The scurs were happy to see their diligence with the Weather Eye paid off with warmer temperatures. Will we reap the benefits for another week? Starting with Wednesday, mostly sunny with highs in the low 80’s and lows around 60. Sunny for Thursday with highs once again in the low 80’s and lows in the low 60’s. Continued warm and sunny on Friday with highs in the low 80’s and lows in the mid-60’s. Partly sunny becoming mostly cloudy on Saturday with a good chance for and evening shower or thunderstorm. Highs in the low 80’s and lows in the mid-60’s. Mostly cloudy and slightly cooler on Sunday with a moderate chance for showers and thunderstorms. Highs in the upper 70’s and lows in the low 60’s. Partly sunny Monday and cooler with a modest chance of an evening shower or thunderstorm. Highs in the mid-70’s with lows near 60. Mostly cloudy Tuesday with a continued modest chance for showers and thunderstorms. Highs in the low 70’s and lows in the mid-50’s. The normal high for June 1st is 75 and the normal low is 54. About time. This spring was starting to remind the scurs of Alaska. It appears the long johns can be filed away for future reference.
The weather this past week came just in the nick of time. There was potential for much snarling and gnashing of teeth if it hadn’t straightened out soon. As it was most are getting done planting or can at least see the light at the end of the tunnel. Some of the corn planted April 26th is pushing 2nd collar already thanks to the above normal temps over the past weekend. Corn planted May 6th and 7th has emerged and stands while not perfect appear to be adequate. Some of the soybeans planted in that timeframe have emerged as well. Rye seeded last fall as a forage crop began heading out and alfalfa has started to stretch, giving those short on forage a chance to exhale finally.
A large chunk of the garden at the ranch went in over the weekend. Saturday Kennebec, Pontiac and Gold Rush potatoes hit the ground first followed by 100+ hills of vine crops including squash, pumpkins, gourds and muskmelons. More garden went in following that including Indian corn, beets, carrots and cucumbers. Some sweet corn, tomatoes, and string beans plus whatever else we decide to mess with yet to go. We didn’t get done but we can see the end coming. Just like farming.
All the time I was planting there were plenty of birds around to keep me company. A brown thrasher must be nesting in the garden area as it sang its heart out the whole time, with nary the same song twice. The goslings down on the pond must be getting close to hatching as the geese put up a ruckus from time to time. No sign of wood ducks yet but they should show up soon. The Baltimore oriole migration apparently is complete as the jelly and sugar water consumption has taken a dive. They haven’t taken advantage of the string left out for their nest building activity so not sure if they’re nesting nearby or not. The orchard orioles have set up camp and with the sudden explosion of leaves on the maple tree, won’t surprise me if they nest there again. The canopy is so dense that seeing them disappear in it is the only clue we have that they’re here. A baby killdeer was spotted on one of my trips to the garden. A fuzzball on legs and cute as a button. His mom was doing the broken wing routine but I wasn’t buying it.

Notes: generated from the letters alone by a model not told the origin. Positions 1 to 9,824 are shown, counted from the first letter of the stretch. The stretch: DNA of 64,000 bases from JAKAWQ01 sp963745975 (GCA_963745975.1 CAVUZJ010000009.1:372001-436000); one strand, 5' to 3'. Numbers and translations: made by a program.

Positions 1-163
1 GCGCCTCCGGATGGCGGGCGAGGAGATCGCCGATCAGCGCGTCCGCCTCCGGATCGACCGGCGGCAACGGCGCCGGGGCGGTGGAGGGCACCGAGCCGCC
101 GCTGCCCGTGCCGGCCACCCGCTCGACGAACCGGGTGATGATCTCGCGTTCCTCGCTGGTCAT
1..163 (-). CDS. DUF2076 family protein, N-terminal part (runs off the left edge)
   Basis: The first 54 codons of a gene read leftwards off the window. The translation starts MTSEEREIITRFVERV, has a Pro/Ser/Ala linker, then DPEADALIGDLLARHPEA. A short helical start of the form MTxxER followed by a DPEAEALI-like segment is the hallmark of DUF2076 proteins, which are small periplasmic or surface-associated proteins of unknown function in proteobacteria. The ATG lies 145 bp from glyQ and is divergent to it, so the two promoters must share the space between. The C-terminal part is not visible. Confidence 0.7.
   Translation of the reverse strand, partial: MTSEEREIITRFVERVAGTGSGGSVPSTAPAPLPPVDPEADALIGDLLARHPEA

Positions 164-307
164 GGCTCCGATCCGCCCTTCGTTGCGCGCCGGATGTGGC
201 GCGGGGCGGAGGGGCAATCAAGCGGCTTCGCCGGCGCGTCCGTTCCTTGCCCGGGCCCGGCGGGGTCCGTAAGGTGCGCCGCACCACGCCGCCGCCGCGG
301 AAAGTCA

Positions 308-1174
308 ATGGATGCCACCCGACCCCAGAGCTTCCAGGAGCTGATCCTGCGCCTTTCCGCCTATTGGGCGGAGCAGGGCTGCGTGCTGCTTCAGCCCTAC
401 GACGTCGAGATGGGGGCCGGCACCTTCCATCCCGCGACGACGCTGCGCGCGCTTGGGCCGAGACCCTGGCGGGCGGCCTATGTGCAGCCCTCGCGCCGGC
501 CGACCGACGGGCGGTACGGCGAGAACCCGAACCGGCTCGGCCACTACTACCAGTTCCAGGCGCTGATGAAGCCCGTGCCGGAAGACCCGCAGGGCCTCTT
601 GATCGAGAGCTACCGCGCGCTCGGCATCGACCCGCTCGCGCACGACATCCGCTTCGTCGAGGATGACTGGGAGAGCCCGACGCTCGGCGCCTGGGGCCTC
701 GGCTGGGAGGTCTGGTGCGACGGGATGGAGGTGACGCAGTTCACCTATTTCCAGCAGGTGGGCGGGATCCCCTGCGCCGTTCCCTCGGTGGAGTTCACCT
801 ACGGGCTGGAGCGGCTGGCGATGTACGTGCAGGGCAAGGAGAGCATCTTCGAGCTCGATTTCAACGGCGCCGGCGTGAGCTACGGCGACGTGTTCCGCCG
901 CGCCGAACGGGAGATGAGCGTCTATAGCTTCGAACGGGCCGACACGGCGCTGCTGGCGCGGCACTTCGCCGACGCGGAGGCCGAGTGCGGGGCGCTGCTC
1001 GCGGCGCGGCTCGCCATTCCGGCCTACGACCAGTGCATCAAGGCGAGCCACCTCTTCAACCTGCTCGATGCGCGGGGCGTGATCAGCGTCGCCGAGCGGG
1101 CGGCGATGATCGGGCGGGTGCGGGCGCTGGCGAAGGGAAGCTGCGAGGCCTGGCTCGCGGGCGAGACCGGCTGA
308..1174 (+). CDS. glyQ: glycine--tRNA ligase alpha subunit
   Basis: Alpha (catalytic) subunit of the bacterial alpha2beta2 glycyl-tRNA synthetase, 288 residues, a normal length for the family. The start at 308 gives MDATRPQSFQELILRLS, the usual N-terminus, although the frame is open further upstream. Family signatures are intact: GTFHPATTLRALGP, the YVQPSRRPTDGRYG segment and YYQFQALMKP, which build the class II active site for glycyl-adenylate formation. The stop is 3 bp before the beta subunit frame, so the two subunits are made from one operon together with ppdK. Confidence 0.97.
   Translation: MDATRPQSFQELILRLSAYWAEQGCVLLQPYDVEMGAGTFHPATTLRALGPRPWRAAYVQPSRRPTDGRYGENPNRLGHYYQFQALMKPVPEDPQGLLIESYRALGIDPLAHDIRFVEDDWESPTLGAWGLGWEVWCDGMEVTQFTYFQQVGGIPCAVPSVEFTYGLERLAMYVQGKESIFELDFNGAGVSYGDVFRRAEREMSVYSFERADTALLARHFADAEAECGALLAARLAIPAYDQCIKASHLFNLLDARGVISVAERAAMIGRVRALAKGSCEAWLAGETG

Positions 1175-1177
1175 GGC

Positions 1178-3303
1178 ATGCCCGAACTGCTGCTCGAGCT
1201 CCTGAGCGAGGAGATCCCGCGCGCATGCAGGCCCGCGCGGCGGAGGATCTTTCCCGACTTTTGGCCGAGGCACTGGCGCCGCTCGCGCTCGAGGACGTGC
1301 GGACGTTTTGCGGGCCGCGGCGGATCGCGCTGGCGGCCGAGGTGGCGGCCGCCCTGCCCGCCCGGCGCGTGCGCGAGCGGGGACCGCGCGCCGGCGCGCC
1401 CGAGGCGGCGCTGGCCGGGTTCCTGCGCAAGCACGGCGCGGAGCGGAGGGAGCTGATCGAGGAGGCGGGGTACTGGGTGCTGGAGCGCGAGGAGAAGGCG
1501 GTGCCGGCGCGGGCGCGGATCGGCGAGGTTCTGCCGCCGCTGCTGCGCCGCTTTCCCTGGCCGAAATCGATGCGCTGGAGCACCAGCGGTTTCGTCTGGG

A robin has again built on top of a nest in the barn started initially 4 or 5 years ago. After skipping last year, the woven mud nest is now about 8” tall. Interesting to look at and at last check there are babies in it. The parents may be the ones using the rain gauge as a toilet. Lately they haven’t had time to plug it up. As cold as it was and as late as the ground thawed, there are already robin babies scattered all over the yard. One never knows when you’ll bump into one it seems. There are also scores of grackle babies and a Cooper’s hawk has caught on to this fact. The barnyard was in an uproar as one flew off with dozens of grackles in hot pursuit. No shortage of grackles or house sparrows so the hawks are free to help themselves.
Ruby and Fudgie definitely have taken a shine to this weather. When we’re around they’re free to spend time outside at their leisure. Ruby usually heads to the barn after a while to keep an eye on the sheep and Fudgie crashes on the back side of the house somewhere. Not sure where as she comes when the door opens. She also comes whenever a gate is opened, something that’s become a force of habit whenever we need to go out in the feed lot. The ewes are wise to this now and the last thing they want is a red and white Border Collie nipping at their heels when there’s plenty of grass to devour on the far side of the pasture.
The flowering crabs this past week were absolutely gorgeous with many yards boasting several in full bloom. Oddly enough the wind didn’t cut the season short as it has some years. Apple trees at the ranch appear loaded with blooms again although the Honeycrisp again has no blooms. Not sure what the problem is as the tree looks healthy as a horse. There was more bad news on the fruit tree front: All appearances are that Betsy’s dad, the area’s largest peach grower has declared his grove to be deceased. This means we may have to consolidate our operations. The huge peach tree loss will likely have a ripple effect on the economy. We won’t need as many crates or trucks to haul the peaches nor workers to pick them.
See you next week…real good then.